In an interview on Dubai Television on December 16, Yassir Arafat’s widow, Suha Arafat, confirmed what so many who have imbibed the Arab Palestinian narrative refuse to believe: the “al Aqsa Intifada” was not a spontaneous uprising ignited by Israeli Prime Minister Ariel Sharon’s walk on the Temple Mount on September 28, 2000.
The outbreak of violence that claimed the lives of more than 3000 Arabs and 1000 Israelis, was a calculated decision by Palestinian Liberation Organization leader Yasser Arafat. Arafat responded to U.S. President Clinton’s efforts to forge peace between Arabs and Israelis at Camp David with his calculated plan to unleash brutal, organized mass killings and destruction because he viewed a positive response to those efforts to be a betrayal of the Arab Palestinian cause.
Suha Arafat told the Dubai interviewer:
Yasser Arafat had made a decision to launch the intifada. Immediately after the failure of the Camp David [negotiations], I met him in Paris upon his return, in July, 2001 [sic]. Camp David has failed, and he said to me: “You should remain in Paris.” I asked him why, and he said: Because I am going to start an Intifada. They want me to betray the Palestinian cause. They want me to give up on our principles, and I will not do so.
The fact that the uprising had nothing to do with Sharon’s visit to the Temple Mount was admitted by Arab Palestinian leadership as early as 2001. Marwan Bharghouti, the head of the Tanzim Arab Palestinian terrorist group admitted, “whoever thinks that this started as a result of Sharon’s despicable visit to Al Aksa [mosque on the Temple Mount] is in error. It was planned since Arafat’s return from Camp David [where he] firmly stood up to Clinton and rejected the U.S. terms.”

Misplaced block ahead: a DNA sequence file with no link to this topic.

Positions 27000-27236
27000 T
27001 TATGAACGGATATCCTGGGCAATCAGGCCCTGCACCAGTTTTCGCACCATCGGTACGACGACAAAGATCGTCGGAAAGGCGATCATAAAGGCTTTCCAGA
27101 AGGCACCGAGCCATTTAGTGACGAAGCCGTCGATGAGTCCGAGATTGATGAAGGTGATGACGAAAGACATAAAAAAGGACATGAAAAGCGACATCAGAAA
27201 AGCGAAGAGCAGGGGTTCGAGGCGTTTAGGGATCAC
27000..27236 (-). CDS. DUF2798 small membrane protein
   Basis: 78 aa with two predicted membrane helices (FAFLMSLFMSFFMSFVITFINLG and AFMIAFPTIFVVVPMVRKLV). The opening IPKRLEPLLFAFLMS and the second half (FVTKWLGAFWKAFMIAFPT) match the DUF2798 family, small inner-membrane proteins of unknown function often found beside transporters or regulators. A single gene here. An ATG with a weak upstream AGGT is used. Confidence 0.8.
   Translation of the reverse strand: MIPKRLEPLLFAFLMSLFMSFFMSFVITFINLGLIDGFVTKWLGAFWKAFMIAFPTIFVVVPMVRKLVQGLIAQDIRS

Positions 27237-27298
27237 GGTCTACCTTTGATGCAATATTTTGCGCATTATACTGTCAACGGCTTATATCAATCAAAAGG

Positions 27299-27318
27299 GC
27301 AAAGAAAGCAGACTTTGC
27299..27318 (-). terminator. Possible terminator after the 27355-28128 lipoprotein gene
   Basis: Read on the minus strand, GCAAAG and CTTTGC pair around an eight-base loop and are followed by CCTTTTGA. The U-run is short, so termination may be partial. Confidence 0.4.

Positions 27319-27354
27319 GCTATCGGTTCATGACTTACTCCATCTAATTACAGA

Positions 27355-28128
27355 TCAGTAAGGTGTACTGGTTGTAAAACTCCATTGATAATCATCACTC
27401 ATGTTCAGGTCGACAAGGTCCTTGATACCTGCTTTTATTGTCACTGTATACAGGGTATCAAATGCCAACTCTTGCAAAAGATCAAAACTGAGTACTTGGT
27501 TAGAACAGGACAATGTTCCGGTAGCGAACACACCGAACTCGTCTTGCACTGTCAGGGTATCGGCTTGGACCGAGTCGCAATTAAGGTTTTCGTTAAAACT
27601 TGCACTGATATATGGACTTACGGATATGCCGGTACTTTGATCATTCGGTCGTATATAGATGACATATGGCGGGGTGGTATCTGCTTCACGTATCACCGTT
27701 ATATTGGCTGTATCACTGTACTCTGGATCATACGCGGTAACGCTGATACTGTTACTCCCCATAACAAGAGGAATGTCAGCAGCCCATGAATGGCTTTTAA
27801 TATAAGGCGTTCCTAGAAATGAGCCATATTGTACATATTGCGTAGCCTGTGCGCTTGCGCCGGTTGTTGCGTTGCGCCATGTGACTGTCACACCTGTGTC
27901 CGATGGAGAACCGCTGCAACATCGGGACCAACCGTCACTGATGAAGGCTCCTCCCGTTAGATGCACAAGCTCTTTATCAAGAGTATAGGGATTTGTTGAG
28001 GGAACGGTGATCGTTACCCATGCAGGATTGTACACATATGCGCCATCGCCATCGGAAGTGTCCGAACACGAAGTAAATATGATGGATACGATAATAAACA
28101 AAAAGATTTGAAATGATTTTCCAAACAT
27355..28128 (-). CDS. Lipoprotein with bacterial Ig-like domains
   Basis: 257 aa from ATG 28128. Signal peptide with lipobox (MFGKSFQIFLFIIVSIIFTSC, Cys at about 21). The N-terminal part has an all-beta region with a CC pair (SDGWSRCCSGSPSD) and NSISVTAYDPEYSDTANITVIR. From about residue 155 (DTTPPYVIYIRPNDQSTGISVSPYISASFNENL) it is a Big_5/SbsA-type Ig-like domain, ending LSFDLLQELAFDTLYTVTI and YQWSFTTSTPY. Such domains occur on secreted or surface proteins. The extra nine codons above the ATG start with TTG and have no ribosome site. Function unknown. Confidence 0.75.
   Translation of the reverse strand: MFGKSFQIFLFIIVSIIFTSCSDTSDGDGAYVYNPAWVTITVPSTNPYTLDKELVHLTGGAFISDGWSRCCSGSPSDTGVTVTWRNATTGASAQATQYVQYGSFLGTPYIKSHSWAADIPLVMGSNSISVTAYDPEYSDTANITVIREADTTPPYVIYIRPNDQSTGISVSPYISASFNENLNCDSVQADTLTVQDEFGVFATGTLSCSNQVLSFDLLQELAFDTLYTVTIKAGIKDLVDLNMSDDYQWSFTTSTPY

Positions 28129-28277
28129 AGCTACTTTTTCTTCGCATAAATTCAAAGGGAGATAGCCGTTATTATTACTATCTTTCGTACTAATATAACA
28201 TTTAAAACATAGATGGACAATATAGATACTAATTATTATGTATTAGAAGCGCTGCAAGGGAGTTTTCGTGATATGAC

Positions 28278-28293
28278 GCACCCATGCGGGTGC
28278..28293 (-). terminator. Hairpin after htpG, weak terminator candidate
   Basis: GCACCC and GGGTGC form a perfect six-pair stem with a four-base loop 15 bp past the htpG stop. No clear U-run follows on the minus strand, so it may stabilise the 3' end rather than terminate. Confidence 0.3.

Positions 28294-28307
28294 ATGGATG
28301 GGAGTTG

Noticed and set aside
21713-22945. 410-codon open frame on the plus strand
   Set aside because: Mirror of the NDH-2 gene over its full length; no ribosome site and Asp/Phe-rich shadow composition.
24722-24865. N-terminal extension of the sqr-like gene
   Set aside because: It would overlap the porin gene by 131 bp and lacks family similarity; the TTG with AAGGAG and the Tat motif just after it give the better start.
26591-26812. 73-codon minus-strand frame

Despite the admission by many Arab leaders and those with knowledge over the course of more than a dozen years that the 2000 uprising was planned as early as July, 2000 and was not the result of incitement by Ariel Sharon, most major news sources still endorse the blatantly false narrative. For example, the BBC provides its audience with this description of how the al-Aqsa Intifada began:
Ariel Sharon, then the leader of Israel’s opposition, paid a visit to the site in East Jerusalem known to Muslims as Haram al-Sharif, and to Jews as Temple Mount, which houses the al-Aqsa mosque – and frustration boiled over into violence.
Not surprisingly, al Jazeera also explains the outbreak of the 2000 Arab Palestinian uprising as resulting from Sharon’s visit, as does the Middle East organization, Adalah, “the Legal Center for Arab Minority Rights in Israel.” For some organizations ostensibly dedicated to truth telling and legal rights, a false truth, no matter how many times it has been exposed, no matter how long it has been exposed, and no matter by whom it has been exposed, if it fits the false Arab Palestinian narrative of victimization at the hands of Israel, it will continue to be told.